British police have launched an investigation into Prince Charles’s charitable foundation over claims of a cash-for-honours scandal involving a businessman from Saudi Arabia.
“The decision follows an assessment of a September 2021 letter. This related to media reporting alleging offers of help were made to secure honours and citizenship for a Saudi national,” Scotland Yard said in a statement on Wednesday, delivering another blow to the royal family.
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There have been no arrests or interviews under caution, police added.
The head of The Prince’s Foundation resigned last year after an internal investigation into the allegations.
Michael Fawcett, chief executive of the foundation, had initially agreed to suspend his duties following newspaper revelations about his links to a Saudi national.
The man, tycoon Mahfouz Marei Mubarak bin Mahfouz, had donated large sums to restoration projects of particular interest to Charles.
Fawcett, a former valet to the Prince of Wales who has been close to Queen Elizabeth II’s heir for decades, is alleged to have coordinated efforts to grant a royal honour and even UK citizenship to Mahfouz.
Mahfouz has reportedly denied any wrongdoing.
The royal family is already reeling following Prince Andrew’s decision on Tuesday to settle a sexual abuse claim out of court, a scandal that has so far overshadowed Queen Elizabeth II’s Platinum Jubilee celebrations.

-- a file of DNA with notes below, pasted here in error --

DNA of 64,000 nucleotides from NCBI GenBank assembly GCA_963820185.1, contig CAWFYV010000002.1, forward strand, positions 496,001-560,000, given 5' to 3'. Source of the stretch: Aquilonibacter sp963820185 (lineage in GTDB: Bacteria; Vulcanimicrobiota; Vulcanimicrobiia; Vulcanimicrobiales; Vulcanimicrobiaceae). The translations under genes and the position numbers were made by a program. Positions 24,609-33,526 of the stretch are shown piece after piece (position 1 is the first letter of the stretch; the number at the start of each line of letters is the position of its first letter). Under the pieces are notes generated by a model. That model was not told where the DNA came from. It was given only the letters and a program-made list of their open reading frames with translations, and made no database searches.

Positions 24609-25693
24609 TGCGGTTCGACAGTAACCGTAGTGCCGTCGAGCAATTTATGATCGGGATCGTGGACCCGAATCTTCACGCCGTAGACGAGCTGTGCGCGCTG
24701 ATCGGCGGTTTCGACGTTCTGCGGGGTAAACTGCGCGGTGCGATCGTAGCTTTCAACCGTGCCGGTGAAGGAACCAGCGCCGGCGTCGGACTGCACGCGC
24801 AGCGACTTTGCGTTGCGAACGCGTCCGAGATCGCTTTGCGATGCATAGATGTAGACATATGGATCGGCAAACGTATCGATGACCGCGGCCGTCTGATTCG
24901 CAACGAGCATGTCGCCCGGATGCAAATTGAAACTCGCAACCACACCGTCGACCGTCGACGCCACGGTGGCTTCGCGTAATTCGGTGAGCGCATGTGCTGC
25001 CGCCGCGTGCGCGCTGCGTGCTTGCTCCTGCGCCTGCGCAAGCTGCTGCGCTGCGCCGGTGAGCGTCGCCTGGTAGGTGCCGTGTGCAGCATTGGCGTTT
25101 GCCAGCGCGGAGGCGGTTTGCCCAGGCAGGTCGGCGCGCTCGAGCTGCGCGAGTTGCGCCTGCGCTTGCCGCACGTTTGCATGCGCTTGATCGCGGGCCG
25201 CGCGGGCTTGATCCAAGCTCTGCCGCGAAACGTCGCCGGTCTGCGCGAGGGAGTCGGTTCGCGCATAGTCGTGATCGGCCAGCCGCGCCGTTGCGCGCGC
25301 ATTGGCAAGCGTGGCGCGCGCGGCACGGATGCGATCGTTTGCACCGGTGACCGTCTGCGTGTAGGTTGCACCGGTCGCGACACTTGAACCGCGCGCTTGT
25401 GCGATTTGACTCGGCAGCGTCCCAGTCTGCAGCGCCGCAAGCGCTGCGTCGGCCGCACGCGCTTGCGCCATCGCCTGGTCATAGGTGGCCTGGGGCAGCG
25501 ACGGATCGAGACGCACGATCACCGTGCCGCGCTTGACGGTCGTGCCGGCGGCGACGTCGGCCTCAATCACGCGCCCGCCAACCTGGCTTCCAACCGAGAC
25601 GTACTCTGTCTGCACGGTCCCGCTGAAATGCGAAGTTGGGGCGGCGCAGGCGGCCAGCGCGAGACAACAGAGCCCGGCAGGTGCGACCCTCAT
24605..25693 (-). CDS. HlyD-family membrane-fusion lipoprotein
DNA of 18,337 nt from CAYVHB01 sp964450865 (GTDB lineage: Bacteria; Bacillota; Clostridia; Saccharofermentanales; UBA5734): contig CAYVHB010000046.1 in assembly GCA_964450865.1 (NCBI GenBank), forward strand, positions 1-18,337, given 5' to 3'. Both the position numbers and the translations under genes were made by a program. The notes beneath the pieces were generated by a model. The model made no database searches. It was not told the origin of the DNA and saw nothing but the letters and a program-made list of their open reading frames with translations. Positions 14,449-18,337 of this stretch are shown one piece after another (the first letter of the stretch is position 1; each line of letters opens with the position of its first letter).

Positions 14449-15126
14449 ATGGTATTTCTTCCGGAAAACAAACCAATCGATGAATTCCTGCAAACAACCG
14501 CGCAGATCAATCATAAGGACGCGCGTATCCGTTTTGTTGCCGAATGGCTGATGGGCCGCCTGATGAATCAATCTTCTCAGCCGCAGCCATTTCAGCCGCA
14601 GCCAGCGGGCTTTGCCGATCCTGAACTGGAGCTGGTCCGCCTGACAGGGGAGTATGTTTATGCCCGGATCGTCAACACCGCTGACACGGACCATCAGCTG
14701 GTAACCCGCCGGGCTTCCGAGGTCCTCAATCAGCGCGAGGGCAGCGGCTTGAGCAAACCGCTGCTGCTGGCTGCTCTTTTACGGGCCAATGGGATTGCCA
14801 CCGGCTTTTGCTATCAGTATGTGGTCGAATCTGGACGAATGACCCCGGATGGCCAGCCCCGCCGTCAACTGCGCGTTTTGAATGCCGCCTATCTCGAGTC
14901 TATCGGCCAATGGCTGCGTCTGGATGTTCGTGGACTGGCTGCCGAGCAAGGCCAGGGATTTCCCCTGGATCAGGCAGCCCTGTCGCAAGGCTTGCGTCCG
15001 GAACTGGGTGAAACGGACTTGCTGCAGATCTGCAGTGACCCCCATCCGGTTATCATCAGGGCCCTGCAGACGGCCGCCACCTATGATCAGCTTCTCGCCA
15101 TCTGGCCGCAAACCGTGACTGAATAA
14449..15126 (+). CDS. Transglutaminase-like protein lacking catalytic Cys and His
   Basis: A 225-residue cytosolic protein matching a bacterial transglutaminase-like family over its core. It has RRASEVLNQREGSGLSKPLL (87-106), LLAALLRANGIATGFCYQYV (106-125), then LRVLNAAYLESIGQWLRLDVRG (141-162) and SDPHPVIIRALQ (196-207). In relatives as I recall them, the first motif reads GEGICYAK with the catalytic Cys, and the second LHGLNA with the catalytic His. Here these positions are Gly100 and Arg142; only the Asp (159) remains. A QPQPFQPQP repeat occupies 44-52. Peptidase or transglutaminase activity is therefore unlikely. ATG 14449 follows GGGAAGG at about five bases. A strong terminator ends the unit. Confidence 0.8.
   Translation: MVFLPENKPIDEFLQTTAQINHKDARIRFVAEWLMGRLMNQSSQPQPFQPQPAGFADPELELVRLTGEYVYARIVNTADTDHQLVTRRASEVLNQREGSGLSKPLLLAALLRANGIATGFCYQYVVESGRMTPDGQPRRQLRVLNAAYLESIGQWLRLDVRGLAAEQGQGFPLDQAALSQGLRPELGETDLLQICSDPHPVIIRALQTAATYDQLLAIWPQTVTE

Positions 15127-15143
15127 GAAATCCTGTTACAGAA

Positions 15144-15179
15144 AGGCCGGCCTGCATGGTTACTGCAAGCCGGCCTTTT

Charles’s foundation, which helps jobless people get back into work and start small businesses, said it took the claims “very seriously”.
The Charities Commission, which registers and oversees charities in England and Wales, said in November it had opened a formal probe into donations received by Mahfouz’s charitable trust which were intended for the prince’s foundation.
The inquiry will examine whether “certain donations received by the Mahfouz Foundation were intended for the charity, have been used in accordance with the donors’ intentions and if they should be returned to the donor or otherwise applied for charitable purposes”.
According to the commission, the Mahfouz Foundation was set up “to promote and advance the education of the public in the United Kingdom in the culture, history, language, literature and institutions of the Middle East”.
The Scottish body
The Prince’s Foundation, set up in 1986, is not regulated by the Charities Commission but is registered with the Scottish Charity Regulator.
The Scottish body in September launched its own probe into reports that the foundation accepted cash from a Russian banker previously convicted of money laundering.
Charles reportedly wrote a letter thanking Dmitry Leus for the money and suggested they could meet after the coronavirus pandemic.
The foundation’s ethics committee declined the donation after discovering Leus’s conviction in Russia in 2004.
The conviction was overturned and he has claimed he was the victim of a politically motivated prosecution.